The leadership of the PLF was active in the PLO and Abu Abbas acted as their representative to the PLO's executive committee. Immediately following the PLO's signature of the 1993 Oslo Accords, which the PLF strongly opposed, Abu Abbas was convinced to abandon violence, and he acknowledged Israel's right to exist. The movement maintained offices in the Palestinian Territories, Lebanon, and Iraq, but its activities dwindled. The organization has not disappeared, but its home territories, the West Bank and the Gaza Strip, its support has dwindled. The center of its strength lied in Lebanese refugee camps, where coordinated with the Fatah party of the Palestinian government to organize resistance fighters against the Syrian Regime and various Syrian backed militant bands. In November of 2001, fifteen members of a PLF cell were arrested by Israeli authorities. Some of those captured had received military training in Iraq. The cell had been planning attacks against Jerusalem, Tel Aviv, and the Ben Gurion airport. The cell had already been involved in other violent activities including the murder of Israeli civilian Yuri Gushstein. During US bled, Operation Iraqi Freedom, Abu Abbas was captured in April of 2003, by US forces. He died, on March 9, 2004, reportedly of natural causes, while in US custody. It has been reported that some members of the PLF have since made their way into the ranks of ISIL.


        Hamas, or the Islamic Resistance Movement, is a Palestinian Sunni-Islamic fundamentalist organization  It has a social service wing, Dawah, and a military wing, the Izz ad-Din al-Qassam Brigades, and, since 2007, has been the governing authority of the Gaza Strip. Hamas was founded in 1987, soon after the First Intifada, a Palestinian revolt against Israeli occupation, broke out. It was as an offshoot of the Egyptian Muslim Brotherhood, and originally, did not hold an aggressive position against Israel. In fact, in the beginning, they were actually hostile with the PLO. Co-founder Sheik Ahmed Yassin, stated in 1987, and the Hamas Charter later affirmed in 1988 that Hamas was founded to liberate Palestine, including all of modern day Israel, from Israeli occupation. They also vowed to establish an Islamic state in the area that is now Israel, the West Bank, and the Gaza Strip. The group has stated in the past that it might accept a ten year truce deal, but this was only if Israel agreed to withdraw to the 1967 borders. They also had to allow all surviving Palestinian refugees from the 1948 expulsion, as well as any of their descendants who wished to, to return to what is now Israel. Hamas' military wing objected to the offer, even the agreement would not technically mean that they had formally recognized Israel or ceded ground in their fight for liberation. To this day, no such truce has been made, and it is quite clear that Hamas knows very well that the conditions of its truce offer will never be met by Israel. That is, perhaps, the point.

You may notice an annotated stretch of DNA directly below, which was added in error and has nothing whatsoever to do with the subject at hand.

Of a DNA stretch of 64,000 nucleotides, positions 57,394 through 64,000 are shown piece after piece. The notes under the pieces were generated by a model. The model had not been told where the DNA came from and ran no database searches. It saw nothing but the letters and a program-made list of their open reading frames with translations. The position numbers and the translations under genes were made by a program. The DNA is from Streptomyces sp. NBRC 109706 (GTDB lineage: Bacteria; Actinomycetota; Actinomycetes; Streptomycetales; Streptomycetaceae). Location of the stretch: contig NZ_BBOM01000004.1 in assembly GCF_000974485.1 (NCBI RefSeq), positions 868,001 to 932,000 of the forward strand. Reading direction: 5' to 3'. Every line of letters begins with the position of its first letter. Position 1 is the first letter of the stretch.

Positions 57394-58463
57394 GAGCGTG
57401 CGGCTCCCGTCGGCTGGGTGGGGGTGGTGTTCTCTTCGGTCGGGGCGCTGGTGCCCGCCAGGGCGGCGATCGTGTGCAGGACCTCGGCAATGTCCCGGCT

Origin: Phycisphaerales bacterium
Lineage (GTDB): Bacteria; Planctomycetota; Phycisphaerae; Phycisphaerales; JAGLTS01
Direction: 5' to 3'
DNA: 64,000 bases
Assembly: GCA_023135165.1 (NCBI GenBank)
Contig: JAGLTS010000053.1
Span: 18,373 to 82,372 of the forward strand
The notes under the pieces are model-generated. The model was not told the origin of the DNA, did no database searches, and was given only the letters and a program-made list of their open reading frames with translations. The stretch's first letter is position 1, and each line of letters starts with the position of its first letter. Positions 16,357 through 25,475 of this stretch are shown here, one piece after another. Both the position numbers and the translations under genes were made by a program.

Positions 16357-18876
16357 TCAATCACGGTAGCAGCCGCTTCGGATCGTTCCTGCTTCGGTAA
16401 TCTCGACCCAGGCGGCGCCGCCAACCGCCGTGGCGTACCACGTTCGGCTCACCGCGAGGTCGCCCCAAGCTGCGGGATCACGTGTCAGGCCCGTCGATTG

The military wing of Hamas has launched attacks against Israeli soldiers and civilians. Tactics include suicide bombings, and since 2001, rocket attacks. Hamas's rocket arsenal, though mainly consisting of short-range homemade Qassam rockets, also includes long-range weapons that have reached major Israeli cities including Tel Aviv and Haifa. The attacks on civilians have been condemned as war crimes and crimes against humanity by human rights groups such as Human Rights Watch. In the January 2006 Palestinian parliamentary elections, Hamas won a decisive majority in the Palestinian Parliament, defeating the PLO-affiliated Fatah party. Following the elections, the Quartet (the United States, Russia, United Nations, and European Union) made future foreign assistance to the Palestinian Authority conditional upon the future government's commitment to non-violence, recognition of the state of Israel, and acceptance of previous agreements. Hamas rejected those changes, which led to the Quartet suspending its foreign assistance program and Israel imposing economic sanctions on the Hamas-led administration.